Comment: ‘Everyone I hate is Hitler’- Dangerous politicization of antisemitism

An NYPD report on November 6 showed there were 103 antisemitic incidents so far in 2016 compared to 125 for all of 2015 – so basically no change.

November 21, 2016 08:50
King Victor Emanuel III, (R) Adolf Hitler (C) and Benito Mussolini (L) watch fascist troops

King Victor Emanuel III, (R) Adolf Hitler (C) and Benito Mussolini (L) watch fascist troops march past from a balcony in central Rome in this 1941 television file footage. (photo credit: REUTERS)

AUS administration run by the “alt-right neo-Nazi movement,” claims a commentator online. The chief strategist is an American Goebbels. One meme reads: “First they came for the Muslims and we said ‘not this time mother –’” signed by someone named April Daniels. A cartoon by Eli Valley shows Pepe the frog (a symbol of the far Right) speaking with Sheldon Adelson, saying, “So it’s agreed we exterminate the Jews here and you can exterminate the Palestinian there.” To which the Adelson character says, “Sign me up.” Liana Fincke drew a cartoon showing a devil wearing a swastika saying “vote for me I’m pro-Israel” and another man saying “duh... okay.” A journalist posted a “template for how to respond” if approached by Trump with a letter from 1962 from Bertrand Russell to British fascist Oswald Mosley.

“Trump has shattered Jews’ American idyll,” claimed Chemi Shalev. “American Jews have transformed virtually overnight from insiders to outsiders. If worse comes to worst, they’ll always have Israel.”

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The Anti-Defamation League’s national director claimed that the US “has not seen this level of antisemitism in mainstream political and public discourse since the 1930s.” One more piece of evidence.

The Associated Press tells us “American Jews alarmed by surge in antisemitism.”

But the actual statistics on hate crimes are more vague.

An NYPD report on November 6 showed there were 103 antisemitic incidents so far in 2016 compared to 125 for all of 2015 – so basically no change. According to the FBI there were 664 anti-Jewish incidents in 2015 (there were 257 against Muslims and 1,700 against African-Americans). That’s an increase from 609 in 2014. Back in 1996 there were 1,109.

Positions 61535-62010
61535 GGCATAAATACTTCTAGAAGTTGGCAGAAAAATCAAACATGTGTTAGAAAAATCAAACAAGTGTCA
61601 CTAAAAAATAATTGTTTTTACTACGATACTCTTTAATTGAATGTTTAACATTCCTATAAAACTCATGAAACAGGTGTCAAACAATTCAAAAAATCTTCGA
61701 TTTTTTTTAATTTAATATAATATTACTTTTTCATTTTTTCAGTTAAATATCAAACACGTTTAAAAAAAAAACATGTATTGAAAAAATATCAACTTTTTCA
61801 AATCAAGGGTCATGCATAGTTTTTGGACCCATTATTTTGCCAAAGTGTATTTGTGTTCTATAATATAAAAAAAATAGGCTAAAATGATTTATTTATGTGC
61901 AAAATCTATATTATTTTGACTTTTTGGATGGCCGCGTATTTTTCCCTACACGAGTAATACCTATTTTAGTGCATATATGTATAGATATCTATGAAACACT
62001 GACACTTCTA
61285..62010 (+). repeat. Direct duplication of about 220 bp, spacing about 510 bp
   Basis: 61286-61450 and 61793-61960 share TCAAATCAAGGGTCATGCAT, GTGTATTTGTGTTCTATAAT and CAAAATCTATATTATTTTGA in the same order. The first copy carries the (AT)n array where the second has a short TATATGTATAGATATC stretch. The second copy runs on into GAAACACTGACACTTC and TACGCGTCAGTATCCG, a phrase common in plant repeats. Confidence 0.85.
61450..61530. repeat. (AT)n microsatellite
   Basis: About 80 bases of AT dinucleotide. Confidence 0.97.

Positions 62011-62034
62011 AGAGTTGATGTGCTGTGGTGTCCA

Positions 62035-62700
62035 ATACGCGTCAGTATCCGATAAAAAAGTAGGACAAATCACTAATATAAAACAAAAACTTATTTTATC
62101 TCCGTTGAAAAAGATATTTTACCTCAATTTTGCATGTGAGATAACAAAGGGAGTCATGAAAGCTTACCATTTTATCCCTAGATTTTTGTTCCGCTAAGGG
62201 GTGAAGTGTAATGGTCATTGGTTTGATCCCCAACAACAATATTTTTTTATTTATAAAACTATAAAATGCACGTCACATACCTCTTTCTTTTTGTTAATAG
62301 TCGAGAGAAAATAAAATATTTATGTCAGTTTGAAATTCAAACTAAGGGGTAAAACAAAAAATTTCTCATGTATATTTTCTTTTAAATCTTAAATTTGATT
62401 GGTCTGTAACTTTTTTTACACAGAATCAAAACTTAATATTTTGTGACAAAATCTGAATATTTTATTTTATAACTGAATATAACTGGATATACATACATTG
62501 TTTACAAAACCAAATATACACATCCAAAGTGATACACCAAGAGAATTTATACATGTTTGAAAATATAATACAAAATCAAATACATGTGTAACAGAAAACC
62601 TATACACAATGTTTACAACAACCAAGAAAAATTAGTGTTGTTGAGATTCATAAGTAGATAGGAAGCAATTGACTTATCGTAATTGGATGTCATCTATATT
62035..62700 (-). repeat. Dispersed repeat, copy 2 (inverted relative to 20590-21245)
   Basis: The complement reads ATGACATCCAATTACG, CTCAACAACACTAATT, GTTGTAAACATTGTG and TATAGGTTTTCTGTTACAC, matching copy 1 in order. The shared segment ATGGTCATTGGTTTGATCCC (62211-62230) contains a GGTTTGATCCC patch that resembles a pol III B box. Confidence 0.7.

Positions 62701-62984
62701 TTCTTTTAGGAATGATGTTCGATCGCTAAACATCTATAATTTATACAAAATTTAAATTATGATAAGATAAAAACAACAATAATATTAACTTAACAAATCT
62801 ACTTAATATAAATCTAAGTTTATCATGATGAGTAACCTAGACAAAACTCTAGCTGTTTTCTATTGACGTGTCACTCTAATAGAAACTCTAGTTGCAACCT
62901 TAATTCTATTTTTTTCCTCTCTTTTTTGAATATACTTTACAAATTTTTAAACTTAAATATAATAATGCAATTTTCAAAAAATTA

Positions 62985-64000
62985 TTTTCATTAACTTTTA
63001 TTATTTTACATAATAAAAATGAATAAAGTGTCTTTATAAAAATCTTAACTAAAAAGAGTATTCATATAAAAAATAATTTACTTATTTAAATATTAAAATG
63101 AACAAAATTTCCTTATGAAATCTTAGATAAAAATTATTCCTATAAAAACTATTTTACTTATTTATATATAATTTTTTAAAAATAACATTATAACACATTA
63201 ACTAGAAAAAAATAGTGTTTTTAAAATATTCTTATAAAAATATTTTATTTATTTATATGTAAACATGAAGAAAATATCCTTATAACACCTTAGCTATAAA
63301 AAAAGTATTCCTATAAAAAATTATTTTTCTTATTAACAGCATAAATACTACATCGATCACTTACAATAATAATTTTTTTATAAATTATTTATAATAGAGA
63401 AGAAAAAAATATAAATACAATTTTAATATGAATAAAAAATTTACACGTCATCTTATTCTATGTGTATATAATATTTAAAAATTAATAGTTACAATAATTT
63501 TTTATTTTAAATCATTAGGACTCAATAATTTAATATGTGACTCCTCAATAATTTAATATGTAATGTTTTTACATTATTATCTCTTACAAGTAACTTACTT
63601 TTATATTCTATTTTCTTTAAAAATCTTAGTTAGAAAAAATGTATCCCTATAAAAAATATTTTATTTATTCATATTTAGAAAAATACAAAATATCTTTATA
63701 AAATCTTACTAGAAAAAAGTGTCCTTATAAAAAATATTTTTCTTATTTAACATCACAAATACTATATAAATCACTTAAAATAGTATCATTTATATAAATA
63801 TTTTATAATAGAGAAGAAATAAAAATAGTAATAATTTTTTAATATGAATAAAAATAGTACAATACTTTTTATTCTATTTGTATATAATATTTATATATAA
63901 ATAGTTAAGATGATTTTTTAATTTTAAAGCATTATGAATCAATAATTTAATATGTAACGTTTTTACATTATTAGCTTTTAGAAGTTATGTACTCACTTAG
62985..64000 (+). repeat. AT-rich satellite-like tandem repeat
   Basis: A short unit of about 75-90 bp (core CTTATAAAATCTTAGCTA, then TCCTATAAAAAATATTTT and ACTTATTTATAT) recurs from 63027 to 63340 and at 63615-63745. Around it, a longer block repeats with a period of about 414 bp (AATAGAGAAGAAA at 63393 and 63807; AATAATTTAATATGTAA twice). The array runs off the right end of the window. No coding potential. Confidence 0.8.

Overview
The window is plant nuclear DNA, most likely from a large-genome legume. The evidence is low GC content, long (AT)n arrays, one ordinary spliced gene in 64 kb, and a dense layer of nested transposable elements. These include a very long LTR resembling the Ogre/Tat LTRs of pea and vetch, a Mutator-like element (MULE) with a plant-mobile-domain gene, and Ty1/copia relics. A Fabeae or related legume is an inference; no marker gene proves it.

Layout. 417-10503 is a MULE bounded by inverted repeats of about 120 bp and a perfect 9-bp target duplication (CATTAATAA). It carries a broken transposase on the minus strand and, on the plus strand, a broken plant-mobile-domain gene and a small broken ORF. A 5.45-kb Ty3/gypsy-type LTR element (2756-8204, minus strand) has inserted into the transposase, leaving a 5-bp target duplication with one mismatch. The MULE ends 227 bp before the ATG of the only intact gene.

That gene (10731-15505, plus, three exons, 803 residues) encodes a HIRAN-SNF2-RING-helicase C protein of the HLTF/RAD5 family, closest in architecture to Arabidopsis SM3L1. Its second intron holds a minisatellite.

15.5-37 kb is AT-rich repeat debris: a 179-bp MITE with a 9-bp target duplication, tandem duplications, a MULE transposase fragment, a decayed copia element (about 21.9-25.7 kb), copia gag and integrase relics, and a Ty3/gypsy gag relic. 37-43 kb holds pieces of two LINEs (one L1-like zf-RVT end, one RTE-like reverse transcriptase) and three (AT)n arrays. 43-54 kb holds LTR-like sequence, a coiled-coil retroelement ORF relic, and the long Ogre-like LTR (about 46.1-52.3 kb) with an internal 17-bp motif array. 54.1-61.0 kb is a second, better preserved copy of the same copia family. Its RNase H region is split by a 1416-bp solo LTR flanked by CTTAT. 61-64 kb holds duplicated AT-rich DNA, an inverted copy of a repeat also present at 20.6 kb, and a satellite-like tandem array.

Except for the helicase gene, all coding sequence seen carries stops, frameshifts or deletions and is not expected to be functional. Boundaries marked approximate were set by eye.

An ADL blog claimed a “rash of vandalism and swastikas reported following election day.” The same ADL asserted that “antisemitic assaults rise dramatically across the country in 2015.” Actual numbers showed a 3% increase from 2014; 941 incidents versus 912. Rather than a dramatic rise, New York showed a decrease in incidents, from 231 to 198. But “antisemitism decreases” is not a headline. “Worst antisemitism since 1930s” is.

There is no doubt people are alarmed in America. An article in Fortune noted that over 800 journalists had reported antisemitism on Twitter related to this election.

Part of the reason people are alarmed is because of the hundreds, probably thousands of articles about the “surge” and “spike” in antisemitism since the US election – none of which actually showed any data about the supposed increase and most of which relied on data from before the election or from 2015 (one report claimed “US hate crimes against Muslims surge 67 percent,” but the data all related to a surge in 2015, not 2016). “Trump’s election triggers old nightmares for Holocaust survivors in America,” wrote Marisa Fox-Bevilacqua at Haaretz. They’ve been triggered because of a wave of hysteria and psychosis that has pushed fearmongering to extraordinary levels. Probably never in history have so many people written so much about so little antisemitism.